“The burden is always on the government when they go after private information — especially information regarding the press or its confidential sources,” he said. “… I am concerned that the government may not have met that burden. I am very troubled by these allegations and want to hear the government’s explanation.”
Anti-secrecy watchdogs also criticized the move.
“I’ve never heard of a dragnet collection effort against a media organization like this,” said Stephen Aftergood, who tracks secrecy issues for the Federation of American Scientists. “This was not a targeted monitoring of an individual reporter. It’s a sweeping collection of an entire bureau’s communications.”
“The Justice Department’s seizure of the Associated Press’ phone records is Nixonian,” said Danielle Brian, executive director of the Project on Government Oversight, a group that advocates on behalf of whistleblowers. “The American public deserves a full accounting of why and how this could happen.”
The ACLU weights in, from CNN:
“Obtaining a broad range of telephone records in order to ferret out a government leaker is an unacceptable abuse of power,” Ben Wizner, the head of the ACLU’s Speech, Privacy, and Technology Project, said in a written statement. “Freedom of the press is a pillar of our democracy, and that freedom often depends on confidential communications between reporters and their sources.”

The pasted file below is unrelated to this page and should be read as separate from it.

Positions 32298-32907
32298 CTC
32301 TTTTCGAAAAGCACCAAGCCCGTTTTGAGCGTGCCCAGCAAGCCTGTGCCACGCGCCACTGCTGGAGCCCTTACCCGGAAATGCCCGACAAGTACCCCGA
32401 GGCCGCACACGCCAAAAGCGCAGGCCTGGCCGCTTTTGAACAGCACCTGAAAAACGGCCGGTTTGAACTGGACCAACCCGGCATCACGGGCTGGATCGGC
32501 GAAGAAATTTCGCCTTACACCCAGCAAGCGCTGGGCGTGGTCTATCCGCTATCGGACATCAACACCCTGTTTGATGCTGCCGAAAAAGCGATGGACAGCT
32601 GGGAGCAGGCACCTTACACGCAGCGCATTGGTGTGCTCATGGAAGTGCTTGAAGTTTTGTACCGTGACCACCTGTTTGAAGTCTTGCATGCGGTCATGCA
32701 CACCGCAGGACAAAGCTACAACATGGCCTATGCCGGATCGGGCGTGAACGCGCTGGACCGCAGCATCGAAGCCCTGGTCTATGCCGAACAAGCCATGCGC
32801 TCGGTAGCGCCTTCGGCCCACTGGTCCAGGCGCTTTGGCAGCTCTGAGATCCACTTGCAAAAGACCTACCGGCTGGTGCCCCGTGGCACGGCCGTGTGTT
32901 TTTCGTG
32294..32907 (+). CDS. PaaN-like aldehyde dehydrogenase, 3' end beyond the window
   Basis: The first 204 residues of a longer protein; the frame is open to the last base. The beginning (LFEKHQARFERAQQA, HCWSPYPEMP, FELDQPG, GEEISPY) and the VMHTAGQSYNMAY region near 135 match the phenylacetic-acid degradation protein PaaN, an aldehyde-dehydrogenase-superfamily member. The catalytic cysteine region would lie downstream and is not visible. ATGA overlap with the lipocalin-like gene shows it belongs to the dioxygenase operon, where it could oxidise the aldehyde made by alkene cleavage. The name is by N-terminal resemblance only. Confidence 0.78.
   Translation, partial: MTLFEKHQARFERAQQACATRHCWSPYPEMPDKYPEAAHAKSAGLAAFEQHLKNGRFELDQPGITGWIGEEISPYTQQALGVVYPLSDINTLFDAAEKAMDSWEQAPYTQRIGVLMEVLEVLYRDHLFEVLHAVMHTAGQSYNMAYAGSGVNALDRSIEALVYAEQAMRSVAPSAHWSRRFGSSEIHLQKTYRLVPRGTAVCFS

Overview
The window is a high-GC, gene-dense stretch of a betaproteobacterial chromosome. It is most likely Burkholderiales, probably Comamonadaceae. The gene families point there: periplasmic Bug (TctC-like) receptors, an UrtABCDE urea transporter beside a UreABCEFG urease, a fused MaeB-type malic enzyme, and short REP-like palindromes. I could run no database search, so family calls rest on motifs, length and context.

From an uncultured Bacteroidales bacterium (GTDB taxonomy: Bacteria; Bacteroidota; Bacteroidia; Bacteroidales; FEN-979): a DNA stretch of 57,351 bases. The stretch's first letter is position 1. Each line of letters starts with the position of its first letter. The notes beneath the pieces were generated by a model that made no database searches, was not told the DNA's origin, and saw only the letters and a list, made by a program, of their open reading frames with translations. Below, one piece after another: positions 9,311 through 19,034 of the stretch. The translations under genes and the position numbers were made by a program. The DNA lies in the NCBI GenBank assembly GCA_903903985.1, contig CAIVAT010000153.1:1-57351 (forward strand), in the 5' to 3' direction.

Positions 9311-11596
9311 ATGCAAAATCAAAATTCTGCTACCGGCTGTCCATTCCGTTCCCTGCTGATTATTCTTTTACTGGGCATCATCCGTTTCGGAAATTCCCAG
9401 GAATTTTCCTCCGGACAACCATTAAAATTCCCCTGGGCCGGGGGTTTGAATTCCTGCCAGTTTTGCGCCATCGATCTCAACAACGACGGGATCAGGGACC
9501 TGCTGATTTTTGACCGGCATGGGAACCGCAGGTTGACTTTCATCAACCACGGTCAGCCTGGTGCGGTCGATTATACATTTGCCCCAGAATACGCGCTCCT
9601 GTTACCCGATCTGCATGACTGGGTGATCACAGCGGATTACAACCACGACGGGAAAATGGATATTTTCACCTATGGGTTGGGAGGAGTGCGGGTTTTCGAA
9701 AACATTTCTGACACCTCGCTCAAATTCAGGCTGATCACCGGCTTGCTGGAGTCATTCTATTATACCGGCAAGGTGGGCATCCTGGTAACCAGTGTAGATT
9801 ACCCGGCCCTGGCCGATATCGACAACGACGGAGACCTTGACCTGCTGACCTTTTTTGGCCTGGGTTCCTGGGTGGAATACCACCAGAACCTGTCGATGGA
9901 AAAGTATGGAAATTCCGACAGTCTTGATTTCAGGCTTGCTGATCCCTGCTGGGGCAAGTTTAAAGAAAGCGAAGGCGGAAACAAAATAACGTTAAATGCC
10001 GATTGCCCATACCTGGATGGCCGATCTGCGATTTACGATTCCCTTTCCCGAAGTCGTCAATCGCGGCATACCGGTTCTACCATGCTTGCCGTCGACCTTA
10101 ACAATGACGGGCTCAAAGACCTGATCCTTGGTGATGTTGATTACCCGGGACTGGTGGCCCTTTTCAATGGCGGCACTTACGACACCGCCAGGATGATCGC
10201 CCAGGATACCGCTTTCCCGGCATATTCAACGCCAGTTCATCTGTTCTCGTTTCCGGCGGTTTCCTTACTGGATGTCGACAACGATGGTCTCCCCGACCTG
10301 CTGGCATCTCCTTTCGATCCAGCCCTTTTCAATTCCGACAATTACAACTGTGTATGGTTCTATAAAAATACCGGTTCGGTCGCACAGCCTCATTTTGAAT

Some more Republican reactions, from the New York Times:
Michael Steel, a spokesman for House Speaker John A. Boehner, said: “The First Amendment is first for a reason. If the Obama Administration is going after reporters’ phone records, they better have a damned good explanation.”
And Doug Heye, a spokesman for Representative Eric Cantor of Virginia, the majority leader, linked the revelation to a brewing controversy over the targeting of Tea Party groups for greater scrutiny by the Internal Revenue Service, saying “these new revelations suggest a pattern of intimidation by the Obama administration.”
Like everything else his Administration has been doing wrong, this all comes as a total surprise to President Obama, who once again claims to have learned about the story by watching the news, along with the rest of us. “Other than press reports, we have no knowledge of any attempt by the Justice Department to seek phone records of the AP,” said White House spokesman and hard-working oblivion dispenser Jay Carney. “We are not involved in decisions made in connection with criminal investigations, as those matters are handled independently by the Justice Department. Any questions about an ongoing criminal investigation should be directed to the Department of Justice.”